Unlike many other such initiatives, the committee wants the government to formulate a definition of what constitutes “hate”, pointing out:
“It is critical that this definition acknowledges persons who are disproportionately targeted by hate speech including but not limited to racial, indigenous, ethnic, linguistic, sexual orientation, gender identity, and religious groups”.
Finally, and in line with European developments, the committee asks the government “to establish requirements for online platforms and Internet service providers with regards to how they monitor and address incidents of hate speech, and the need to remove all posts that would constitute online hatred in a timely manner”. As in Europe, the suggestion is that online platforms will be financially penalized if they fail to live up to the requirements:
“Online platforms must have a duty to report regularly to users on data regarding online hate incidents (how many incidents were reported, what actions were taken/what content was removed, and how quickly the action was taken). Failure to properly report on online hate, must lead to significant monetary penalties for the online platform”.
Not everyone, however, agrees with the proposed strategy for the Canadian government. The Conservative party wrote a dissenting opinion in the report, according to which:
“… many of the suggestions would, if implemented, have the dual impact of stifling free speech of those acting in good faith, while also serving to further radicalize bad actors by driving their communication out of the public square… Driving reprehensible ideas underground will not end them. It will merely prevent them from being debated and debunked.”
The Conservative members of the committee were against reintroducing the repealed section 13 of the Canadian Human Rights Act. They recommended instead that sanctions regarding hate crimes online or elsewhere should be dealt with under the appropriate sections of the Criminal Code. They also recommended that “The definition of ‘hate’ under the Criminal Code be limited to where a threat of violence, or incitement to violence, is directed against an identifiable group” and that “rather than attempting to control speech and ideas, the Government explore appropriate security measures to address all three elements of a threat: intent, capability and opportunity”.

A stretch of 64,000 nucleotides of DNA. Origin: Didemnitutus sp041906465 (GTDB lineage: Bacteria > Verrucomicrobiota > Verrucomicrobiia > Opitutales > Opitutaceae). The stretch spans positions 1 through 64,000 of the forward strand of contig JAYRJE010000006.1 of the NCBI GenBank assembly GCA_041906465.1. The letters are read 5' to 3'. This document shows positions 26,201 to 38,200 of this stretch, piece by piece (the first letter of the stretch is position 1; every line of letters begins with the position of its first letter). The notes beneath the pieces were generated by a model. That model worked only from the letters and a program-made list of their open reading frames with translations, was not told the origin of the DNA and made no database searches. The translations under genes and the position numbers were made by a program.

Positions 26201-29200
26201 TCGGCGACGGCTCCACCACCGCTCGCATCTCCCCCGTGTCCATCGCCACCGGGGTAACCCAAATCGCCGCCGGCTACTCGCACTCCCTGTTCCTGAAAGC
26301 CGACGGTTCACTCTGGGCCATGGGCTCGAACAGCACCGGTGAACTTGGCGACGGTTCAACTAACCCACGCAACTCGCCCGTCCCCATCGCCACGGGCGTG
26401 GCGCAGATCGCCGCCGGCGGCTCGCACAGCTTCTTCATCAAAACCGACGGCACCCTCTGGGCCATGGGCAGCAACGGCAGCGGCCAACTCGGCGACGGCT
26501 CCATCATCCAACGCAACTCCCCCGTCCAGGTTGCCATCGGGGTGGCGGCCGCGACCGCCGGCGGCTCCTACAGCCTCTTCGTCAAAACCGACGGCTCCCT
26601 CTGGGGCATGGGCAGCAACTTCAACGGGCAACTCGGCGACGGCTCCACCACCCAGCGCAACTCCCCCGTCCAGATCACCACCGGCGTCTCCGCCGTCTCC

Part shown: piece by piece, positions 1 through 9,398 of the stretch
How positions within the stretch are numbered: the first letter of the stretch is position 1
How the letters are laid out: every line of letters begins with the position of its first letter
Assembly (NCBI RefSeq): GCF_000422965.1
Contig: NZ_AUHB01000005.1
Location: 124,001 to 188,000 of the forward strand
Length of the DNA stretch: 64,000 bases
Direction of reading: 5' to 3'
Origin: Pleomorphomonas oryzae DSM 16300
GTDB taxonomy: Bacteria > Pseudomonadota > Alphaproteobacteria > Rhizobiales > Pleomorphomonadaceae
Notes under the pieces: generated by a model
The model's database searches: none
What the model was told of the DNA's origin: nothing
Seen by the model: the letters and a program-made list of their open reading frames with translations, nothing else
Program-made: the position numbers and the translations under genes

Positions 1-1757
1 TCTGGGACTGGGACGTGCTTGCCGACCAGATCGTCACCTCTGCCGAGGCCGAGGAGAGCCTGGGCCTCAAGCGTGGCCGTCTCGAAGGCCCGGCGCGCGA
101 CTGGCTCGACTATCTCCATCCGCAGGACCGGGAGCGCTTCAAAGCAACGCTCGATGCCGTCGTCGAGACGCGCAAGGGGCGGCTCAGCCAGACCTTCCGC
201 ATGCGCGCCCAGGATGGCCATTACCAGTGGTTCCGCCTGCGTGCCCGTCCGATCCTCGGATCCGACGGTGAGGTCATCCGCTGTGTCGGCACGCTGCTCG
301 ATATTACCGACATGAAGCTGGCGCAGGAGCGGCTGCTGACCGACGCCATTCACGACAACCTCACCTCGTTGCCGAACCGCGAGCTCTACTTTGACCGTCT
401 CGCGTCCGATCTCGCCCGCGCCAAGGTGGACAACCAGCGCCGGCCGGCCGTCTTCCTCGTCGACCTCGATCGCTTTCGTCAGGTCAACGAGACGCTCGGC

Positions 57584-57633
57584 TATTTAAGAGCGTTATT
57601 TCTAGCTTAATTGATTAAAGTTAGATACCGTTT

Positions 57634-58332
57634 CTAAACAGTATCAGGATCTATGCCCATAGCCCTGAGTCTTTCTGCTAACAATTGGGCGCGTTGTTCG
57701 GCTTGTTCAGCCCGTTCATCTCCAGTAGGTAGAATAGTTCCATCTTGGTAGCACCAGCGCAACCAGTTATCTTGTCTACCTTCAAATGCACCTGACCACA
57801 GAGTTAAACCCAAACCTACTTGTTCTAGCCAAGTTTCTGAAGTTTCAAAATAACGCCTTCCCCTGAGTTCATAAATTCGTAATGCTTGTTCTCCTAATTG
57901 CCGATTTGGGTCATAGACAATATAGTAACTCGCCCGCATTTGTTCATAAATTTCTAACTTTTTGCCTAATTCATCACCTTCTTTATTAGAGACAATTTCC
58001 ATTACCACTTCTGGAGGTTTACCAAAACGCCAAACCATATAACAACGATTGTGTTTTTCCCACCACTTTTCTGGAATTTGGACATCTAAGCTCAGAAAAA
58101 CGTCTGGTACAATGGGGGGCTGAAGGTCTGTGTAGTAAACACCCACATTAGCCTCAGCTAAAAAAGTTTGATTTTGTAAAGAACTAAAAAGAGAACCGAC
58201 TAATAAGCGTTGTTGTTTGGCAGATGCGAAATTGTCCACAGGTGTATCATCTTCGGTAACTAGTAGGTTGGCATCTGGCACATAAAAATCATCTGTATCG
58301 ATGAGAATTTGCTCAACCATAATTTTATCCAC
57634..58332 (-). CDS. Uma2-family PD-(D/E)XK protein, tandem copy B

The Conservative members conclude:
“Far too many innocent individuals have been impacted by extremist violence in recent years. Sickening ideologies which encourage individuals to take the lives of their fellow human beings have faced a concerning proliferation both at home and around the world. Yet sadly, Justin Trudeau and the Liberal Members of this Committee have tried to use these troubling events as a way to bolster their political fortunes. They have tried to paint anyone who doesn’t subscribe to their narrow value set as an extremist. This is dangerous. Conservatives believe that Canadian society is resilient precisely because it offers a big tent for all sort of views, but that we also must hold those accountable who distribute material that radicalizes individuals and leads to extremist violence”.
If the government proves sympathetic to the recommendations of the committee, the prospects for free speech in Canada look increasingly bleak.
Judith Bergman, a columnist, lawyer and political analyst, is a Distinguished Senior Fellow at Gatestone Institute.